Sometimes this becomes ridiculously incestuous as when Michael Gove cribbed from a Premier Inn press release and announced to the world that “survey after survey has revealed disturbing historical ignorance, with one teenager in five believing Winston Churchill was a fictional character while 58% think Sherlock Holmes was real.”
Picture yourself as a teenager faced with a survey like that. The bright ones are going to be affronted by the stupidity of the question and mischievously muck it up, while the not so bright might have the urge to ‘stick it to the man’ and have a big bloody laugh too. I know I would have said ‘You what??’ if I’d been confronted by such a survey when I was a teen and would have promptly told them that Sherlock Holmes was actually my dear old dad and Winston Churchill was fictional as he was the one in that novel who was afraid of rats eating his face.
But enough of this and back to more pressing matters. I mean, look at this statement in the press release from Councillor Pete West, chair of the council’s Environment Committee: “Using up leftovers is a great way to cut down on waste and save money.” No shit Winston. That’s something that would never have occurred to me if I’d have stood in a bucket of school canteen pig swill for three days solid, being pelted with sprouts. Use up leftovers you say? It will save me money you say? Halle-bloody-lujah and praise the lord!! How did I ever live without Councillor Pete’s words of wisdom?
Now stop it. You’re being facetious. Yes I am, and I will.
But why do press releases rely on numbers and percentages so much anyway? Usually because it’s a sort of dumbed-down shorthand that is supposed to make people sit up and take notice, or it’s simply because there’s not much substance in the message to begin with: the numbers hide the paucity of content.
So what’s this got to do with the price of eggs or, indeed, the amount of deaths they claim are caused by food poisoning (500, a suspiciously nice round number don’t you think)?
Nowt. I’m just rambling and grumbling and railing against a) the dumbing down of everyday life and b) stupid council and government campaigns using the most unsubtle, un-nudgy form of ‘nudge theory’ to try to get us to change our behaviour.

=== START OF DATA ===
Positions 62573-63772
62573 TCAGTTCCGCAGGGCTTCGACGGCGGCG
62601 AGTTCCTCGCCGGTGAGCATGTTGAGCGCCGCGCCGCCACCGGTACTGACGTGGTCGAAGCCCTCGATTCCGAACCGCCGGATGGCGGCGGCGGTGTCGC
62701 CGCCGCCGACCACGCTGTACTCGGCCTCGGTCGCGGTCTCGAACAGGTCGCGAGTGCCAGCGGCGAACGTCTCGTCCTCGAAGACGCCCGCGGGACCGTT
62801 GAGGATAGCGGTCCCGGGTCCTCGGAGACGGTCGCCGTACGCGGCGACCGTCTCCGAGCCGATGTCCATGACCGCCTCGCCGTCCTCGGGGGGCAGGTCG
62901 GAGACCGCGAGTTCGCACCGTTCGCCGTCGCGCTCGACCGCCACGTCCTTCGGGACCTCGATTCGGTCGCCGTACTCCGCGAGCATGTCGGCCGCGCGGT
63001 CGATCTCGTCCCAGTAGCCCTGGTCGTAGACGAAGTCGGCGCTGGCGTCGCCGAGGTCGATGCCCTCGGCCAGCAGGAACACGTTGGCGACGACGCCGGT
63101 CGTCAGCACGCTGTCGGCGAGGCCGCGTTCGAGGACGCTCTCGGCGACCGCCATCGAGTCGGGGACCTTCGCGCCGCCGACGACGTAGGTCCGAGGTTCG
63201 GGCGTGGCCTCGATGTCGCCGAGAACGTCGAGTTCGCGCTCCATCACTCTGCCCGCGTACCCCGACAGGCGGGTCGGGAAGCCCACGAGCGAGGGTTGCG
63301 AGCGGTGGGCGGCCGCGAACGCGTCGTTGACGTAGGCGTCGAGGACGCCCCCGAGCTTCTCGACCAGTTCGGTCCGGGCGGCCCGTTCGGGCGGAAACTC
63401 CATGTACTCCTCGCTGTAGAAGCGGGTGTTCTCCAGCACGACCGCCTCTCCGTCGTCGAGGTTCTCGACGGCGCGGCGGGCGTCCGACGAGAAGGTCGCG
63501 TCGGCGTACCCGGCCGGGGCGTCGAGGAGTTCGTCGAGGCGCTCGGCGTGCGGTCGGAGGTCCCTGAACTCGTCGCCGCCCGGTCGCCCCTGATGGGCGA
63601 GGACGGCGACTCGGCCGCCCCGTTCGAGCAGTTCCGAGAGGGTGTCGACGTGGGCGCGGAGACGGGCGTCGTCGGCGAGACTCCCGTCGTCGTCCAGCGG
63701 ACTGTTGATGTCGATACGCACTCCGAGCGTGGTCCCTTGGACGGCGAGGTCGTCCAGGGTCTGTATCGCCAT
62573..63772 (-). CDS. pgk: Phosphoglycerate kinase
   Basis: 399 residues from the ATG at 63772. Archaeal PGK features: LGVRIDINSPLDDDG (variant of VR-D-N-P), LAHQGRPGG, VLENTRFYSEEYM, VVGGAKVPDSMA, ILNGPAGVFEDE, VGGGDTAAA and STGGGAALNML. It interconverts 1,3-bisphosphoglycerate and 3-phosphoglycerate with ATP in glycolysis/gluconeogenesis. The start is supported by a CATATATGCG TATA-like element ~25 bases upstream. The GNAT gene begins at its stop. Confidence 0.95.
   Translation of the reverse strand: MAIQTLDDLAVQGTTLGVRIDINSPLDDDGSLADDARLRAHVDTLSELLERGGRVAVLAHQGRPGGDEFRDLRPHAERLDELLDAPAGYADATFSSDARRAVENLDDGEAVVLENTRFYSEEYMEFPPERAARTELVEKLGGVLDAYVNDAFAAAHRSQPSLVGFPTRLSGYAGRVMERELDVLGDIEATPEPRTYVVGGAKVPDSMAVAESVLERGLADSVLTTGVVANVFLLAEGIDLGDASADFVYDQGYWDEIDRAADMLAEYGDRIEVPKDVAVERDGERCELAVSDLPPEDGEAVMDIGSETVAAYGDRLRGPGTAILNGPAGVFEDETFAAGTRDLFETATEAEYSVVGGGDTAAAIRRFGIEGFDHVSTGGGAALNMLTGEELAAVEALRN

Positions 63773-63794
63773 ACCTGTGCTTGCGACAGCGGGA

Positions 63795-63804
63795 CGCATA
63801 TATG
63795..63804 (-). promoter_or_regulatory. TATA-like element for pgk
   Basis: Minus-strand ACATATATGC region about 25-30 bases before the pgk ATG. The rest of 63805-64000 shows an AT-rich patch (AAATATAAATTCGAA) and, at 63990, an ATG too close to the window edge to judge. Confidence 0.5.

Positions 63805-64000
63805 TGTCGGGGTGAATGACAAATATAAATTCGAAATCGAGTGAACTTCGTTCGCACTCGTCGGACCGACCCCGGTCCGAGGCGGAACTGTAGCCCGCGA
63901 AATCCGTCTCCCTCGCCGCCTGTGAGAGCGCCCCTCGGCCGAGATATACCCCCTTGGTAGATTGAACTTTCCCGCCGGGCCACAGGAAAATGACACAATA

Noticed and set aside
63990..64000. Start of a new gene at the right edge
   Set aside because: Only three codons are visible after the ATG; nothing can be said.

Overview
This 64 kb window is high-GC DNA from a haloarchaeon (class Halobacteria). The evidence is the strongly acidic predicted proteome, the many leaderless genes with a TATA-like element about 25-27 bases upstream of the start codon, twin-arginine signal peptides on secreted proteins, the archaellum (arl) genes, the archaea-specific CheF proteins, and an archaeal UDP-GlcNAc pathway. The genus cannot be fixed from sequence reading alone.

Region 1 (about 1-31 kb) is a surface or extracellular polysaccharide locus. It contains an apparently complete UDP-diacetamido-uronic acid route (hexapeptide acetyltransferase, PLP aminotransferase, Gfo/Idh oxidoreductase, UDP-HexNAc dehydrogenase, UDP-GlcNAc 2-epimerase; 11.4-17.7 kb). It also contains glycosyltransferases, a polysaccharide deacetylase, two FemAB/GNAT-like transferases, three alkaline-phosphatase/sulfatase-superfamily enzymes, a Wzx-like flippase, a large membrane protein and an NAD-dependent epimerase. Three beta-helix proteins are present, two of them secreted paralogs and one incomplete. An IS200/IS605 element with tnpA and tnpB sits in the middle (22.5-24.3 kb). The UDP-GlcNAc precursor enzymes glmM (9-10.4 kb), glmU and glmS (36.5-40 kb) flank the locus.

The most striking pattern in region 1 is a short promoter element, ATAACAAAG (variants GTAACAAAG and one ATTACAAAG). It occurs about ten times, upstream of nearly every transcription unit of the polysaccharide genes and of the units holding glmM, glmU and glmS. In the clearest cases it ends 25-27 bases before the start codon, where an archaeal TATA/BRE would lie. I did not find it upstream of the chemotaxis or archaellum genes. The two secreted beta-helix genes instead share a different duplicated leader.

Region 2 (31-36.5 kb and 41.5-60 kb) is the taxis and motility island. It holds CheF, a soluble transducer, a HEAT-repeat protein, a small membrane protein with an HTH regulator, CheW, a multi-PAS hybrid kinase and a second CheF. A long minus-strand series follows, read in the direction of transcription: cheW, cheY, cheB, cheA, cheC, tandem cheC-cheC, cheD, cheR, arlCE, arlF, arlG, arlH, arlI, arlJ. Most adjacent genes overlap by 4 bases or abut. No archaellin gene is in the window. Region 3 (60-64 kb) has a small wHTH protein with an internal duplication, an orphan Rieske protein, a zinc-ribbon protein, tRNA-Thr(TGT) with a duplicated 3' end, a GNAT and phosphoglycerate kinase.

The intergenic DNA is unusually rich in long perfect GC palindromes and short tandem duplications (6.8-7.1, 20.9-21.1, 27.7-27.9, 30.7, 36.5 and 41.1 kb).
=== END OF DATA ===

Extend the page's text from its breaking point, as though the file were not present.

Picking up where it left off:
There’s a school of thought (mostly expounded by Alan Davies on QI to be honest, but nontheless valid) that says that if you’re stupid enough not to cook chicken well enough on a BBQ, then you don’t deserve to live. It’s evolution innit! The main problem with this one is that the dullard undercooking the wings not only kills himself but everyone else who trusts his cooking (although to trust a twat to do your outdoor cooking in the first place does make you a dullard yourself, albeit a bit of a lesser one).
There are of course things that we all do with food that are a bit dodgy. I’m a veggie so don’t often worry too much about food hygiene, but everyone throws their hands up in horror when I tell them that I cook a big batch of rice and then keep it in a bowl in the fridge, spooning out a portion to zap in the micro when needed over a period of three or four days. Arghhh!! Do you want to die, Kat??!! That’s cooked rice! It will kill you as soon as look at you!
Oh balls. I’ve been doing this for years and never come down with anything. If I had a big carcass of a poor chicken hanging upside down over it I might begin to worry, but it’s rice. It’s a cereal grain. In a bowl in a fridge. And besides, life’s too short to spoon it into bags, freeze it, then remember to defrost it before you need it. Son Sid is lucky that the rice is bloody cooked in the first place (he knows what a slattern I am in the kitchen).
You know what happens now. Next week I’ll come back and report that I’ve come down with a gippy tummy. Ha! You fools. As if I’m gonna let on! The last laugh is then obviously on yo….oh, wait…..